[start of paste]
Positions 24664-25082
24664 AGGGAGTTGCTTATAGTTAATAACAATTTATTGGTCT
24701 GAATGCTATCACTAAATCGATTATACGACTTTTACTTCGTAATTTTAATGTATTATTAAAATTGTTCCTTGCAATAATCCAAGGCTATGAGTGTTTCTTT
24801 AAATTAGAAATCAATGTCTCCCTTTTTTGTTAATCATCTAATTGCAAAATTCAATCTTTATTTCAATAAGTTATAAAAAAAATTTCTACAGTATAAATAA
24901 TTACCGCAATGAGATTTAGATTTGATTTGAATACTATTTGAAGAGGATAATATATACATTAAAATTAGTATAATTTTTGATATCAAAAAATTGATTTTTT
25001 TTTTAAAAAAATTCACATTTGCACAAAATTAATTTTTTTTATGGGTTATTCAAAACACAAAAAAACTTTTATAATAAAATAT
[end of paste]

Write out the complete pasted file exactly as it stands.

Positions 24664-25082
24664 AGGGAGTTGCTTATAGTTAATAACAATTTATTGGTCT
24701 GAATGCTATCACTAAATCGATTATACGACTTTTACTTCGTAATTTTAATGTATTATTAAAATTGTTCCTTGCAATAATCCAAGGCTATGAGTGTTTCTTT
24801 AAATTAGAAATCAATGTCTCCCTTTTTTGTTAATCATCTAATTGCAAAATTCAATCTTTATTTCAATAAGTTATAAAAAAAATTTCTACAGTATAAATAA
24901 TTACCGCAATGAGATTTAGATTTGATTTGAATACTATTTGAAGAGGATAATATATACATTAAAATTAGTATAATTTTTGATATCAAAAAATTGATTTTTT
25001 TTTTAAAAAAATTCACATTTGCACAAAATTAATTTTTTTTATGGGTTATTCAAAACACAAAAAAACTTTTATAATAAAATAT